Uterine rupture. This is a rare but serious complication in which the uterus tears along the scar line from a prior C-section or major uterine surgery. Rarely, uterine rupture can also occur in women who have not had previous uterine surgery.
An emergency C-section is needed to prevent life-threatening complications. The uterus might need to be removed.
- Bleeding after delivery. Labor induction increases the risk that the uterine muscles won't properly contract after giving birth, which can lead to serious bleeding after delivery.
Labor induction isn't for everyone. It might not be an option if:
- You've had a C-section with a classical incision or major uterine surgery
- The placenta is blocking the cervix (placenta previa)
- Your baby is lying buttocks first (breech) or sideways (transverse lie)
- You have an active genital herpes infection
- The umbilical cord slips into the vagina before delivery (umbilical cord prolapse)
If you have had a C-section and have labor induced, your health care provider is likely to avoid certain medications to reduce the risk of uterine rupture.
A C-section includes an abdominal incision and a uterine incision. After the abdominal incision, the health care provider will make an incision in the uterus. Low transverse incisions are the most common (top left).
How you prepare
Labor induction is typically done in a hospital or birthing center. That's because mother and baby can be monitored there, and labor and delivery services are readily available.
What you can expect
During the procedure
There are various ways of inducing labor. Depending on the circumstances, the health care provider might use one of the following ways or a combination of them. The provider might:
Ripen the cervix. Sometimes prostaglandins, versions of chemicals the body naturally produces, are placed inside the vagina or taken by mouth to thin or soften (ripen) the cervix. After prostaglandin use, the contractions and the baby's heart rate are monitored.
In other cases, a small tube (catheter) with an inflatable balloon on the end is inserted into the cervix. Filling the balloon with saline and resting it against the inside of the cervix helps ripen the cervix.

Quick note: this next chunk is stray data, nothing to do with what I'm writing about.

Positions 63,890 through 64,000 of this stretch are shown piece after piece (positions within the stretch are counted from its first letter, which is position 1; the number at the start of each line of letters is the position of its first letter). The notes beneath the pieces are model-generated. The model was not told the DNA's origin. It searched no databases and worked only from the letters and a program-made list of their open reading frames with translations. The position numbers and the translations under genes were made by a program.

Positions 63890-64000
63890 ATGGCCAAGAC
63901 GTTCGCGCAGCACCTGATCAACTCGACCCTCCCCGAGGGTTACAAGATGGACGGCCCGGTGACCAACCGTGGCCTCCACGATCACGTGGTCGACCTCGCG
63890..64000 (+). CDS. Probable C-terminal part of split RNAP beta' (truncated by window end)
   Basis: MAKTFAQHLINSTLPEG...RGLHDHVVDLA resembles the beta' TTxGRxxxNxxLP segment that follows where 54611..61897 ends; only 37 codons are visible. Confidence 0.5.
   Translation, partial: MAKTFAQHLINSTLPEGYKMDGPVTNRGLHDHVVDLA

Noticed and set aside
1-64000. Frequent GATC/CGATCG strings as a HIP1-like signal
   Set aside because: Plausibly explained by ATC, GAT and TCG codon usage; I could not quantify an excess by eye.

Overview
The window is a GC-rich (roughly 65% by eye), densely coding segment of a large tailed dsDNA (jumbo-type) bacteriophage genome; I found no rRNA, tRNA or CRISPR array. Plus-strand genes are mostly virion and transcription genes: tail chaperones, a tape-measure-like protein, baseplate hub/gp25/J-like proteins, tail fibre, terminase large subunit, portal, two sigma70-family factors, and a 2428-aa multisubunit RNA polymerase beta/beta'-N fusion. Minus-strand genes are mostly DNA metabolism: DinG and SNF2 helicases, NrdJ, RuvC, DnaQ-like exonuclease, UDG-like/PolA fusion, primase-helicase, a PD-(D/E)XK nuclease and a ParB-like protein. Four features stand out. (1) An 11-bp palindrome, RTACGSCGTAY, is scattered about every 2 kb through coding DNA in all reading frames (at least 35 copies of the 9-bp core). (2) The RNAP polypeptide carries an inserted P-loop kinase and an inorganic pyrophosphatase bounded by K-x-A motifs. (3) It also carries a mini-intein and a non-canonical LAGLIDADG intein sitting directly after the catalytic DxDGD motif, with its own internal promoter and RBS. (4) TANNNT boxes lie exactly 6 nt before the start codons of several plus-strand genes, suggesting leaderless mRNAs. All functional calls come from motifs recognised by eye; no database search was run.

- Sweep the membranes of the amniotic sac. With this technique, also known as stripping the membranes, the health care provider sweeps a gloved finger over the covering of the amniotic sac near the fetus. This separates the sac from the cervix and the lower uterine wall, which might help start labor.
Rupture the amniotic sac. With this technique, also known as an amniotomy, the health care provider makes a small opening in the amniotic sac. The hole causes the water to break, which might help labor go forward.
An amniotomy is done only if the cervix is partially dilated and thinned, and the baby's head is deep in the pelvis. The baby's heart rate is monitored before and after the procedure.
- Inject a medication into a vein. In the hospital, a health care provider might inject a version of oxytocin (Pitocin) — a hormone that causes the uterus to contract — into a vein. Oxytocin is more effective at speeding up labor that has already begun than it is as at cervical ripening. The provider monitors contractions and the baby's heart rate.
How long it takes for labor to start depends on how ripe the cervix is when the induction starts, the induction techniques used and how the body responds to them. It can take minutes to hours.
After the procedure
In most cases, labor induction leads to a vaginal birth. A failed induction, one in which the procedure doesn't lead to a vaginal birth, might require another induction or a C-section.